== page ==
4. Adverse Action: The EEOC also takes an expansive view of actions that it deems materially adverse, relying, in part on the “broad reasoning and examples provided by the U.S. Supreme Court” in Burlington Northern and Santa Fe Railway Co. v. White.  The following actions are examples of materially adverse actions:  disparaging a person in media; making false reports to government authorities; threatening reassignment; scrutinizing work more closely without justification; giving inaccurately lowered performance appraisal or job reference; removal of supervisory responsibilities; abusive verbal or physical behavior; requiring re-verification of work status, and threatening deportation or initiating other action with the immigration authorities.
  5. Causation Established Through “Mosaic” Evidence: To establish causation in a Title VII retaliation case, a plaintiff must show that an employer would not have taken an adverse action “but for” the plaintiff’s protected activity.  Following appellate court decisions that have held plaintiffs can demonstrate a causal connection between protected activity and the adverse action by pointing to “a convincing mosaic” of circumstantial evidence to support an inference of retaliatory animus, the EEOC states that a “charging party may cite different pieces of evidence which, in combination, are sufficient to allow an inference of retaliatory intent.  The pieces of that ‘mosaic’ may include, for example, suspicious timing, verbal or written statements, comparative evidence that a similarly situated employee was treated differently, falsity of the employer’s proffered reason for the adverse action, or any other ‘bits and pieces’ from which an inference of retaliatory intent may be drawn.”

The guidance also contains several recommended best practices for employers, including:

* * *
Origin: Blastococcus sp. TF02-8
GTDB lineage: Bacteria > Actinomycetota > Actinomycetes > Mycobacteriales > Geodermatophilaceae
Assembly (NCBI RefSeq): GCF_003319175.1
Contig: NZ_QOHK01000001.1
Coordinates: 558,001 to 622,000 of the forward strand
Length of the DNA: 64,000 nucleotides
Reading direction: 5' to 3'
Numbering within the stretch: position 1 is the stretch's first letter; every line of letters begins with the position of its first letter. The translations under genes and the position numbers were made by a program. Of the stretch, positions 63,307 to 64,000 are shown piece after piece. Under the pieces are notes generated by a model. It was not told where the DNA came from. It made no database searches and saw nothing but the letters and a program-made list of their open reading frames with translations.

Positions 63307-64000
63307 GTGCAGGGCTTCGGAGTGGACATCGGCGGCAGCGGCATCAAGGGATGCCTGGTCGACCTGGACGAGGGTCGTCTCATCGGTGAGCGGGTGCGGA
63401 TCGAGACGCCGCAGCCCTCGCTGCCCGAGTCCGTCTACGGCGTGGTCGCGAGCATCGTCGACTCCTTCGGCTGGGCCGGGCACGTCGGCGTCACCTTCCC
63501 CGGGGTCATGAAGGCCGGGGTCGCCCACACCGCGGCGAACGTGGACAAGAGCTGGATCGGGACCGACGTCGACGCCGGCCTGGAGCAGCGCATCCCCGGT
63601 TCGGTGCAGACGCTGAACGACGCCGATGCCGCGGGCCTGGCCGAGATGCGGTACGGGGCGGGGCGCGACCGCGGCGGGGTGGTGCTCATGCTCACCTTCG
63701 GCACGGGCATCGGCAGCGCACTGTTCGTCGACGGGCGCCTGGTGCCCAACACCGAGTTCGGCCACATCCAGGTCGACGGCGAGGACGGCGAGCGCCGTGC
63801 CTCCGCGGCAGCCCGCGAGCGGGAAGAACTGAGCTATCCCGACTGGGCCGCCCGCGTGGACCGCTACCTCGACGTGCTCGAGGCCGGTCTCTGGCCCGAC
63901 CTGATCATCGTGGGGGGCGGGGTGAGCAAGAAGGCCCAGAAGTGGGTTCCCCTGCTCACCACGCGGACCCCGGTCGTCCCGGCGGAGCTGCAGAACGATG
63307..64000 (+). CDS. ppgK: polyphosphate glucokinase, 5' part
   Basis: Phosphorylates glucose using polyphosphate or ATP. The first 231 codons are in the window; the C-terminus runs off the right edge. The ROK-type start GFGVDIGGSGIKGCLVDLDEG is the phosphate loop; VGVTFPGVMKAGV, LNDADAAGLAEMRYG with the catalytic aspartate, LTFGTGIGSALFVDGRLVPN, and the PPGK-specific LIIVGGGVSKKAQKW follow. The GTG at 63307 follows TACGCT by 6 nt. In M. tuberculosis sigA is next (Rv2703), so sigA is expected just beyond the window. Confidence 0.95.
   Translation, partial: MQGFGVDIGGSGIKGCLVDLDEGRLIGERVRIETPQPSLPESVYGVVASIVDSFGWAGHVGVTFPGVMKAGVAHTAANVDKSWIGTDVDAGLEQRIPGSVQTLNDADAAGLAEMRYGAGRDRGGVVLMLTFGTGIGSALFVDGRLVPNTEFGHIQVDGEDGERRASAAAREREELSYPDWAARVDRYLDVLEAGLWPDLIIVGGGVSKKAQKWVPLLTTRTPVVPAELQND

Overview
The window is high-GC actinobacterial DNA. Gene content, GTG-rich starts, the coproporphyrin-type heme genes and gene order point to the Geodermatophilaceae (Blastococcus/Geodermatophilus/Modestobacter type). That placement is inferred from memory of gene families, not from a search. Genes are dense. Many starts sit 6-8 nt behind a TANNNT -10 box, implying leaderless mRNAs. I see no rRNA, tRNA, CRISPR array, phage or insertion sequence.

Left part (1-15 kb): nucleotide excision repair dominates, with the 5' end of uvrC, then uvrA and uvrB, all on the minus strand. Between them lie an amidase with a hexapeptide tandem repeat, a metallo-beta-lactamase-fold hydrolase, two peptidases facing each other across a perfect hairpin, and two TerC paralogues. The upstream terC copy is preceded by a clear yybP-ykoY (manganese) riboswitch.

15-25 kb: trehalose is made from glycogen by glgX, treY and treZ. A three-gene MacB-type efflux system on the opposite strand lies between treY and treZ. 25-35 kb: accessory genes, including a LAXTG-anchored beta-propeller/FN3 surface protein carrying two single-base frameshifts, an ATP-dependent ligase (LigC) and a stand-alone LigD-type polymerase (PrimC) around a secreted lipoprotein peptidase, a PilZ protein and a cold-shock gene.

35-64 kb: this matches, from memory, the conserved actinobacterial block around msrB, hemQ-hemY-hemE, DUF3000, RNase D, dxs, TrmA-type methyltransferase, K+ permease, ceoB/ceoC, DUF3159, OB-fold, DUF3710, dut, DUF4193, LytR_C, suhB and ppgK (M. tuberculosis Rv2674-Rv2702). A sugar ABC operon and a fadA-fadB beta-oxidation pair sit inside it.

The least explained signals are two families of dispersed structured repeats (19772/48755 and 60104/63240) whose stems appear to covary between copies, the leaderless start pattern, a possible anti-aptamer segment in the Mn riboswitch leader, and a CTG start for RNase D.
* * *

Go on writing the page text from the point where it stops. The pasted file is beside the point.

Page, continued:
• Issuing a written, plain language anti-retaliation policy with examples of retaliation that may not be obvious to supervisors, proactive steps for avoiding actual or perceived retaliation, a reporting mechanism for concerns about retaliation, a mechanism for informal resolution, and an explanation that retaliation can subject an employee to discipline up to and including termination.
  • Providing training on the employer’s written anti-retaliation policy for all managers, supervisors, and employees, as well as for those working in a range of workplace settings, including for example employees and supervisors in lower-wage manufacturing and service industries, manual laborers, and farm workers.  Additionally, offering explicit instruction on alternative pro-active, EEO-compliant ways these situations could have been handled.
  • Providing anti-retaliation advice and individualized support for employees, managers and supervisors, such as by informing all parties and witnesses to an EEO investigation of the employer’s anti-retaliation policy, and offering guidance to managers and supervisors on how to handle any personal feelings about the allegations when carrying out management duties or interacting in the workplace.
  • Being proactive in following up with employees, managers and witnesses during the pendency of an EEO matter to inquire if there are any concerns regarding potential or perceived retaliation.
  • Reviewing consequential employment actions to ensure EEO compliance, as well as requiring decision-makers to “know, understand, and easily identify” their reasons for taking consequential actions, and ensuring that necessary documentation supports the decision.

With the rapid rise of retaliation claims and the EEOC’s expansive views on the elements of these charges, employers should take advantage of these insights into the EEOC’s position and consider their recommended practices.